Simple Slack Tips for teams
As we discussed last week, when you work in a team, communication excellence demands a whole lot more than Skype can deliver. Proper team-led comms are what we needed, and Slack proved so comprehensive that we noticed the difference the moment we started using it.
Slack is designed to replace your inbox, becoming the place where all team communications happen. Last time we took a general overview of Slack in all its glory. This week we are giving away some top tips for making the most of this fantastic tool, really handy if you are used to Skype and new to Slack. If you have not give it a go yet, this might just inspire you.
Slack Keyboard shortcuts for teams
- Firstly, there are loads of keyboard shortcuts. Explore them by keying in ⌘+? On a Mac and Ctrl+? On Windows
- Next, If you do not fancy learning an amount of commands and keyboard shortcuts, just remember to do a forward slash at the beginning of every message to see a list of commands to choose from
- Slack’s Quick Switcher is the fastest way to open a conversation. Press Ctrl+K on Windows or ⌘+T on a Mac to surface the auto-complete and flip through channels, DMs and Groups
- Pressing the Up arrow lets you edit your most recent message, whatever channel you are in
- Finally, You can add reminders for yourself, the team, or an entire channel
Slack channels tips
- If you want to make certain someone sees a comment you have made, use the @mentions tag
- All Unread reveals all the messages you have not read from every channel, in one place. You can browse unread channels alphabetically, by age, or let Slack order them as priorities depending on what it thinks is most important to you – slack is that clever!
- Private chat is the way to go if you want to have a private one-on-one conversation. Use @everyone in the #general channel to notify everyone when you need to speak to the entire team
- Opening Recent Mentions delivers a list of the times your name has been mentioned. Click recent ones, and you go straight to the right place in the conversation
- Hide unimportant channels by tapping their name in the list
- Try setting up a #resources channel for the plugins, design resources and blog posts
- You can star an item to signify something important or something you might need to revisit, for example, a URL or screenshot you will need later
- You can star channels, messages and people. If you know something is essential, you can star it then click on the star to the top right later on to see all the relevant messages. In fact, every message, file and comment can be starred, and you can quickly view everything you have starred in time order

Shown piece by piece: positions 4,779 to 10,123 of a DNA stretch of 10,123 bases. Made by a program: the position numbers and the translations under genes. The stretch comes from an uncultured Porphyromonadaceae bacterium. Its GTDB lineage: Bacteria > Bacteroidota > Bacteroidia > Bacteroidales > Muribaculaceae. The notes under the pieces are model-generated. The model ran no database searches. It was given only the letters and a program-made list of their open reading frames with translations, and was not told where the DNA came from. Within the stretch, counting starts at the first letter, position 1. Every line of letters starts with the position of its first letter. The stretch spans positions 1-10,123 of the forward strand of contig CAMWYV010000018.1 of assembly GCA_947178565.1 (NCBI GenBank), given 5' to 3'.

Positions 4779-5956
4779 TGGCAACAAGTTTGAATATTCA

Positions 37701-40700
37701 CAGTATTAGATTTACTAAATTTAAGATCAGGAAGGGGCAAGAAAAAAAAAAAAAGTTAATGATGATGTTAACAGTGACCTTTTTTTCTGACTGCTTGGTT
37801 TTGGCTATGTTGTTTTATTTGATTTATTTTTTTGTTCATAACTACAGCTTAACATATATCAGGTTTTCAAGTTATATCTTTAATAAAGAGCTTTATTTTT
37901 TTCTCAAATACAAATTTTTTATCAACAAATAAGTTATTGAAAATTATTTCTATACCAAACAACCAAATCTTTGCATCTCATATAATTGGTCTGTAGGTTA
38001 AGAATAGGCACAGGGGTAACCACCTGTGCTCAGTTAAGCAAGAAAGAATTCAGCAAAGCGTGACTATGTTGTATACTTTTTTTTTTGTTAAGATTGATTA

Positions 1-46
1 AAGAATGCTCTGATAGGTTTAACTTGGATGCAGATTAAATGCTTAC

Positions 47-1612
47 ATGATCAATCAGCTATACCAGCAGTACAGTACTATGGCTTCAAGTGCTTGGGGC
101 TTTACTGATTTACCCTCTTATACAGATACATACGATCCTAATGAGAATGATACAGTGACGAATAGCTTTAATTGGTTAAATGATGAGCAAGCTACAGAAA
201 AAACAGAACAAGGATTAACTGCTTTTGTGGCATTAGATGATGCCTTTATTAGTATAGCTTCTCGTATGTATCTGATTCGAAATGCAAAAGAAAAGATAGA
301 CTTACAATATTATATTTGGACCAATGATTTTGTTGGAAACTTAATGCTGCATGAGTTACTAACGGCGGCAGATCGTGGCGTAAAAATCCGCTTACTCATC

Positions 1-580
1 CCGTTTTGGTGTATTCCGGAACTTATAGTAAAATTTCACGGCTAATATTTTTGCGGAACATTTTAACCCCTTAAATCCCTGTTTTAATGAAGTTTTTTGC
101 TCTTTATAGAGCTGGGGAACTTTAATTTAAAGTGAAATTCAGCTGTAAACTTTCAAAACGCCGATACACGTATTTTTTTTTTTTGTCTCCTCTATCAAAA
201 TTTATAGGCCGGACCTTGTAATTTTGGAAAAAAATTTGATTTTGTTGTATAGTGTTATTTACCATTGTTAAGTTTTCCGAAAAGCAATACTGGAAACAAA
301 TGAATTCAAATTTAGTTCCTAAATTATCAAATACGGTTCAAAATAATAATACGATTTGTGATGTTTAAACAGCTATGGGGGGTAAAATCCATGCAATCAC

Slack notifications hints
- Firstly, your notification settings for each channel can be set to @mentions to stop the system making noises at you
- Set your notification sound in two easy steps. In addition, you can also customise the colours if you like, and add emojis. If you use Slack for more than one team, you can differentiate them with themed sidebars
- There are various unread messages options, which you will find under the Read State Tracking option in the account menu
- Next, you can add reminders for yourself, the team, or an entire channel
- Focus on notifications for words that mean something to you – Go to Notification Settings, find Highlighted Words and add the words and phrases you want to trigger an alert when someone in the team uses them. Separate the words with commas, and they are not case-sensitive
- You can also stop notifications for unwanted keywords and phrases from your channels
Slack search shortcuts
- The search function in Slack is fantastic. It is effortless to search through old conversations and files
- When you know what you are looking for, you can add search modifiers to help you find it. Examples are in:#channel and from: user. The tab key auto-completes user and channel names for you. If you cannot remember what you said but know roughly when you said it, you can use during: month to find it
Sack 3rd-party Integrations
- It is easy to integrate Slack with Google Drive, Hangouts, Google Docs, Twitter and Dropbox. However, that is just the tip of the iceberg – there are lots more Slack integration options to take enjoy too
- If you have any technical questions, you can direct @slackbot to find answers for you. Slack’s robot is so helpful – and he likes it when you are polite!
- Add Slack email aliases to your address book and give them a memorable name
Why we moved to Slack
Slack is improving our team communication and our working lives. We would love to know how you get on with it. Alternatively, you could learn more about why we moved from Skype to Slack.